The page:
The Z-NAND drive is interesting because it represents an extremely fast storage solution that offers up to 10-times cell read performance and 5-times less write latency than 3-bit V-NAND based drives such as Samsung's own PM963 NVMe SSD. The Z-NAND technology represents a middle ground (though closer to Optane than not) between NAND and X Point flash memory without the expense and complexity of 3D XPoint (at least, in theory). The single port 4-lane drive (PCI-E x4) reportedly is able to hit random read performance of 750,000 IOPS and random write performance of 170,000 IOPS. The drive is able to do this with very little latency at around 16µs (microseconds). To put that in perspective, a traditional NVMe SSD can exhibit write latencies of around 90+ microseconds while Optane sits at around half the latency of Z-NAND (~8-10µs). You can find a comparison chart of latency percentiles of various storage technologies here. While the press release did not go into transfer speeds or read latencies, Samsung talked about that late last year when it revealed the drive's existence. The SZ985 Z-SSD maxes out its x4 interface at 3.2 GB/s for both sequential reads and sequential writes. Further, read latencies are rated at between 12µs and 20µs. At the time Allyn noted that the 30 drive writes per day (DWPD) matched that of Intel's P4800X and stated that it was an impressive feat considering Samsung is essentially running its V-NAND flash in a different mode with Z-NAND. Looking at the specs, the Samsung SZ985 Z-SSD has the same 2 million hours MTBF but is actually rated higher for endurance at 42 Petabytes over five years (versus 41 PB). Both drives appear to offer the same 5-year warranty though we may have to wait for the ISSCC announcement for confirmation on that.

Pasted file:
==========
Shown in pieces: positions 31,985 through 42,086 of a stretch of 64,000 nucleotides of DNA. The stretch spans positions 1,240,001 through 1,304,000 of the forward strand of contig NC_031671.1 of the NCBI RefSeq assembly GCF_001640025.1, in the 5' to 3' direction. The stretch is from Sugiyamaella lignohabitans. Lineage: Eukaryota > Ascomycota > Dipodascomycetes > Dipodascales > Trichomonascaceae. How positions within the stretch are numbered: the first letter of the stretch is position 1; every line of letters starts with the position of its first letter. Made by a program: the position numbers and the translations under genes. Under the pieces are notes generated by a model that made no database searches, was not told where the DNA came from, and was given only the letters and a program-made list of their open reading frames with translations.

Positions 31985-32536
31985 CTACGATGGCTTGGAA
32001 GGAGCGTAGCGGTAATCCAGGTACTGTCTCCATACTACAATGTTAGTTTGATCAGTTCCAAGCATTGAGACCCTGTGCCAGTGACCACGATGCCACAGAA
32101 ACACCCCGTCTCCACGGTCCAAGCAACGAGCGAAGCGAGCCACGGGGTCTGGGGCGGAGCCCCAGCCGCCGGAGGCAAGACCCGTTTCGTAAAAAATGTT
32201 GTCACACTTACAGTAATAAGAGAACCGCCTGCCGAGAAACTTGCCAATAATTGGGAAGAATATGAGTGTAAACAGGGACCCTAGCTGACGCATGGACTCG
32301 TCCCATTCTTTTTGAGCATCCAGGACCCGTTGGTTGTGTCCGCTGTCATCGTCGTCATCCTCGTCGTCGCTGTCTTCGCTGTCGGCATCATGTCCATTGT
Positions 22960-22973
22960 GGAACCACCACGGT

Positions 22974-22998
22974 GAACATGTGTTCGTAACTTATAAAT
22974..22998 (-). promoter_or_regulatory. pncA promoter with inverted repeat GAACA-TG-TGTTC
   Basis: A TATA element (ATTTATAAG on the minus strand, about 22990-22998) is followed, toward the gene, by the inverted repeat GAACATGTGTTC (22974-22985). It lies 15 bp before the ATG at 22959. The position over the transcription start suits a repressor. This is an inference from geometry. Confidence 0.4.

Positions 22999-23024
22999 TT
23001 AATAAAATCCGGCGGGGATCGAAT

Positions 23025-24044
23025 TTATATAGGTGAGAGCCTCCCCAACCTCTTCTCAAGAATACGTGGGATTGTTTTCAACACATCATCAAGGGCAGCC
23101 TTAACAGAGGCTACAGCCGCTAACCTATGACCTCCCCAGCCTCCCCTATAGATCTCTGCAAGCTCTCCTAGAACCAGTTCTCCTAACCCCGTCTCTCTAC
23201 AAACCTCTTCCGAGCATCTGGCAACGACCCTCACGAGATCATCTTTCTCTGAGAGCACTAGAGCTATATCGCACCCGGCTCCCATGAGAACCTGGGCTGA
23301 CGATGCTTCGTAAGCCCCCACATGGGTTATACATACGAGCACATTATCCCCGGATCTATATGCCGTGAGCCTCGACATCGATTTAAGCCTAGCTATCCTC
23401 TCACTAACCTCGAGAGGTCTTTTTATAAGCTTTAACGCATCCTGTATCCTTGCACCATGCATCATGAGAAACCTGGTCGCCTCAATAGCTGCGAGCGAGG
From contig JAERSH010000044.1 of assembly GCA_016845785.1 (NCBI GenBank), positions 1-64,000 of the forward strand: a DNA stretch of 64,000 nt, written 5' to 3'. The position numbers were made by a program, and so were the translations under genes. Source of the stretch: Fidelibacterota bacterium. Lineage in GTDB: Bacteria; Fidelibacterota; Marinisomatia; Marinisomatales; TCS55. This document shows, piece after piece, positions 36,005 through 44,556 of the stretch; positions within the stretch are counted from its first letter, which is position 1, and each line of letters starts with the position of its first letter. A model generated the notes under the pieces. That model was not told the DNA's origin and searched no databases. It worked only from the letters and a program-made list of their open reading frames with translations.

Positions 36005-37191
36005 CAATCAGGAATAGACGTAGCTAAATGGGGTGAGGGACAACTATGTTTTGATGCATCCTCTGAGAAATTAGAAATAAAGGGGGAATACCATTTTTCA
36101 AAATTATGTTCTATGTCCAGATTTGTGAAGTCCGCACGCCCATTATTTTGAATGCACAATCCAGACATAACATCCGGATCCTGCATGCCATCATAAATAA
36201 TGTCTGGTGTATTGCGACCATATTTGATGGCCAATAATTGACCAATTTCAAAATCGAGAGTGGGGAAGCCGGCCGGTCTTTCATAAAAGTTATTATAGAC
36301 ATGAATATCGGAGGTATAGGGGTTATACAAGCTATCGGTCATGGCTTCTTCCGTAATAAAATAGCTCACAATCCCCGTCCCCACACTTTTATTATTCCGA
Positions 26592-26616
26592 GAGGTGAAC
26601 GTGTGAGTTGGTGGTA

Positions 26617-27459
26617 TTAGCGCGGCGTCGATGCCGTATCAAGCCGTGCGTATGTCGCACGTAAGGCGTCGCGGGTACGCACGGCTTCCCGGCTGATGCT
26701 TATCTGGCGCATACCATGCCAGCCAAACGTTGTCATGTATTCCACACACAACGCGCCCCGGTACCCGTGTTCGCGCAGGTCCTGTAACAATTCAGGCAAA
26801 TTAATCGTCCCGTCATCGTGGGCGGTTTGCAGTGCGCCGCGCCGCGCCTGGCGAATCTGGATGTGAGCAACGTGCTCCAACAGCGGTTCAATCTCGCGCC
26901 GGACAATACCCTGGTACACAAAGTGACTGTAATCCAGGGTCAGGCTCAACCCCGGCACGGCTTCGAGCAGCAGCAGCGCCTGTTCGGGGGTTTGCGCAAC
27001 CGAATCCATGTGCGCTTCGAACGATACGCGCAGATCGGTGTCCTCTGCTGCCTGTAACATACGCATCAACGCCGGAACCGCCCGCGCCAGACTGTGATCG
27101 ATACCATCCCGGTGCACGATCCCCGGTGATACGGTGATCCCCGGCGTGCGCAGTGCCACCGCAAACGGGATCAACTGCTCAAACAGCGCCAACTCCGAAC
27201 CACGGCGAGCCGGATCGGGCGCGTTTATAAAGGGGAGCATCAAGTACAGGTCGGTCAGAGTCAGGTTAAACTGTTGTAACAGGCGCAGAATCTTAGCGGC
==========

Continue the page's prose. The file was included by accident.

It appears that the SZ-985 offers a bit more capacity, higher random read IOPS, and better sequential performance but with slightly more latency and lower random write IOPS than the 3D XPoint based Intel Optane P4800X drive.

In all Samsung has an interesting drive and if they can price it right I can see them selling a ton of these drives to the enterprise market for big data analytics tasks as well as a high-speed drive for researchers. I am looking forward to more information being released about the Z-SSD and its Z-NAND flash technology at the ISSCC (International Solid-State Circuits Conference) in mid-February.